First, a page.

Surowiecki fears that we will tumble over the fiscal cliff:
[T]he cuts were designed with an eye to what would be most painful to people in both parties, rather than to what kinds of trims in government spending might make sense. It would be farcical to let cuts go through that nearly everyone on Capitol Hill thinks are misguided. Besides, the goal that sequestration was originally designed to enforce makes little sense right now. With the U.S. government able to borrow money at incredibly cheap rates and the economy still weak, slashing federal spending is the opposite of smart. The fact that Congress was foolish enough to create the fiscal cliff doesn’t mean it also has to be foolish enough to drive us off it.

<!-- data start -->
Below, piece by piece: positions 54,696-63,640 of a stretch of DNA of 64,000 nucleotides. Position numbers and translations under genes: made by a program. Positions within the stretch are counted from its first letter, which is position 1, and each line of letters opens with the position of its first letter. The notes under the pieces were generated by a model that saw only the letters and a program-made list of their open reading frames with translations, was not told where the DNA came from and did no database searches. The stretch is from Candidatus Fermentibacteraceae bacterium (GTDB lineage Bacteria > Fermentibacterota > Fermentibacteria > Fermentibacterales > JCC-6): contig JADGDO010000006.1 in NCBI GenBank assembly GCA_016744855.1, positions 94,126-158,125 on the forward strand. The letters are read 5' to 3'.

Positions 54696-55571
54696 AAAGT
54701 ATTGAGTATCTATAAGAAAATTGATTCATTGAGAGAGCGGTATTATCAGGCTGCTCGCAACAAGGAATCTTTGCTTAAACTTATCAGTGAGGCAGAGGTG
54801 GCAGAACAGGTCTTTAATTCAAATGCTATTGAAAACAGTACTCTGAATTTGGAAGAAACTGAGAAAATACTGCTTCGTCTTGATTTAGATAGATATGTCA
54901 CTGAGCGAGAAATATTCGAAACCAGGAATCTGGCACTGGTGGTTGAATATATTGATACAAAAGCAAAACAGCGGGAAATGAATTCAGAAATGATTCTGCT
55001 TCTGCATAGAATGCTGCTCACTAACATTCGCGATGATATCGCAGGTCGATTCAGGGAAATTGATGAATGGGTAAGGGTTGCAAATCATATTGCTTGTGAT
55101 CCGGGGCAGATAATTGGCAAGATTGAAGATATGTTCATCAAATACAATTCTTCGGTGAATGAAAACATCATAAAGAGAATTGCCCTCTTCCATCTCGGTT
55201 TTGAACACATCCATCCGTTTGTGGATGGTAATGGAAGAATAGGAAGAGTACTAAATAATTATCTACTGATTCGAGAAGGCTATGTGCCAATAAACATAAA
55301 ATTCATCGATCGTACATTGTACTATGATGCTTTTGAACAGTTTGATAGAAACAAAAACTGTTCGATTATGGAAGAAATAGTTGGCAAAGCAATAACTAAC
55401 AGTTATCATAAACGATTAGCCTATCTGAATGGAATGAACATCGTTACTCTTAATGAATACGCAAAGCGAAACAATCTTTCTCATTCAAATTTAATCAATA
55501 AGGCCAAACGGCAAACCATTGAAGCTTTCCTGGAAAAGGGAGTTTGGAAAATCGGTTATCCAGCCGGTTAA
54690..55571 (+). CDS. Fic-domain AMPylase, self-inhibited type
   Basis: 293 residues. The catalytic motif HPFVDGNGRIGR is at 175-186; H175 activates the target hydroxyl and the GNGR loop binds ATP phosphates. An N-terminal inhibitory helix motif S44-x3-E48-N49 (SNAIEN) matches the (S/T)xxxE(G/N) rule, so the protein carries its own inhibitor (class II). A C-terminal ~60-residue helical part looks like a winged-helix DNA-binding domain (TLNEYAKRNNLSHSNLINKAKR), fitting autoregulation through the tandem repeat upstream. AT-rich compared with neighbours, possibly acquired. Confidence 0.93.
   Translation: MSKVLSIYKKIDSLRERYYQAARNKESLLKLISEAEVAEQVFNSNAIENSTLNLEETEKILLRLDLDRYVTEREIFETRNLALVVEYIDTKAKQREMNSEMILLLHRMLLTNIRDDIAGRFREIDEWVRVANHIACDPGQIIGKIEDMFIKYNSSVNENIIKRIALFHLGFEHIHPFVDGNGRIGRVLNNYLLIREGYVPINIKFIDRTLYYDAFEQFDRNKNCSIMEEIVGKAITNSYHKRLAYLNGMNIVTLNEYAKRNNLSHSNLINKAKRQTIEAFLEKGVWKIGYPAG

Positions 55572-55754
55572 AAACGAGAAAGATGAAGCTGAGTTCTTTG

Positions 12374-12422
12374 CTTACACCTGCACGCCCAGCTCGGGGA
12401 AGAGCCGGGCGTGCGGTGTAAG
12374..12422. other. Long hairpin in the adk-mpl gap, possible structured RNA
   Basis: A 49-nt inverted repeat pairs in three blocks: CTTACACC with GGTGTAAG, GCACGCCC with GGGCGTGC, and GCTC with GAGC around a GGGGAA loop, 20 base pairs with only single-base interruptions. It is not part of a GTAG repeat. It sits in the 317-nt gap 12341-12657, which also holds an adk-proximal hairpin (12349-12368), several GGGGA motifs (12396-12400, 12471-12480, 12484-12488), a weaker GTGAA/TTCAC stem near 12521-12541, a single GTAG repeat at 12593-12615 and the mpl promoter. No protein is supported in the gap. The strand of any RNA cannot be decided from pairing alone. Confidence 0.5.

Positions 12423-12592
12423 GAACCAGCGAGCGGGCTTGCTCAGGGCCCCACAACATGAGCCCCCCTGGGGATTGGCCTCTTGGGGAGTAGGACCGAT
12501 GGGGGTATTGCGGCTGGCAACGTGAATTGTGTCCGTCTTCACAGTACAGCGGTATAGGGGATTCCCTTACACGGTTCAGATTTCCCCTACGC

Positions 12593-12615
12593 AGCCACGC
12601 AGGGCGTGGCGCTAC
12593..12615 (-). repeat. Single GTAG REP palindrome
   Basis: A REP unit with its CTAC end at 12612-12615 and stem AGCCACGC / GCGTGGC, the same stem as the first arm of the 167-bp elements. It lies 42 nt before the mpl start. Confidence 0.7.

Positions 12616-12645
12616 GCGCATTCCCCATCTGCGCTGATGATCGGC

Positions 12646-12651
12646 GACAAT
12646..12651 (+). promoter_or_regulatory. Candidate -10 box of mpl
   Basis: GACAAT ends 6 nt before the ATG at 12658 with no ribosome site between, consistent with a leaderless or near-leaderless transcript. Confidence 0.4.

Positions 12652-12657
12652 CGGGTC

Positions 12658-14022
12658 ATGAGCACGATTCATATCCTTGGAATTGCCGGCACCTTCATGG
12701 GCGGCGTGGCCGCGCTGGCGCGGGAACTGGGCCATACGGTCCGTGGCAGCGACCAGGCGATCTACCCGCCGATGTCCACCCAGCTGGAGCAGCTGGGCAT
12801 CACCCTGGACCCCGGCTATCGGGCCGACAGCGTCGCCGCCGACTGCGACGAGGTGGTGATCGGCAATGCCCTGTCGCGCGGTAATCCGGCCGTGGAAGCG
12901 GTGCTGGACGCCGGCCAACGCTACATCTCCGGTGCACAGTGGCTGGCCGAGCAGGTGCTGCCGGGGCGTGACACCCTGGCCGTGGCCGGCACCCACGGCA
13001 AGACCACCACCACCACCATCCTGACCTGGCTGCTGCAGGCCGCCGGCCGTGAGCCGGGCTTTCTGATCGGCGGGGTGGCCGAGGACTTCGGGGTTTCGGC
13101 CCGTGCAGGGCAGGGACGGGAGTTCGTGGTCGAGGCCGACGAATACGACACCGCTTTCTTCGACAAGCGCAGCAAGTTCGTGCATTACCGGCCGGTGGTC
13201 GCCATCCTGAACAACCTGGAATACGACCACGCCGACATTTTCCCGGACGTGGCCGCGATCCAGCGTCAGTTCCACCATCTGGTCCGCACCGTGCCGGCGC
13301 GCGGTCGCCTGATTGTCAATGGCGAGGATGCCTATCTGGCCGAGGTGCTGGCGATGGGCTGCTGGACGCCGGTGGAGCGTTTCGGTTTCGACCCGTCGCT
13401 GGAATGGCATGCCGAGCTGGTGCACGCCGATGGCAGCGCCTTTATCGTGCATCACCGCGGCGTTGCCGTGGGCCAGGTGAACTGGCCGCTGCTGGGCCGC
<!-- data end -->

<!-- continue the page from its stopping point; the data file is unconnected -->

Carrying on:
Sarah Binder thinks another "round of kick the can seems the more likely outcome—regardless of who wins in November :
If the terms of a framework for a 2013 deal were sufficiently vague, then perhaps a re-elected Obama could secure GOP votes for a deal in the lame duck. Still, after the elections, I’m skeptical that lawmakers will be able to agree on what message was sent by the voters, particularly if the status quo persists. The 112th Congress couldn’t agree on very much; little reason for them to surprise us now.
Recent Dish on the fiscal cliff here.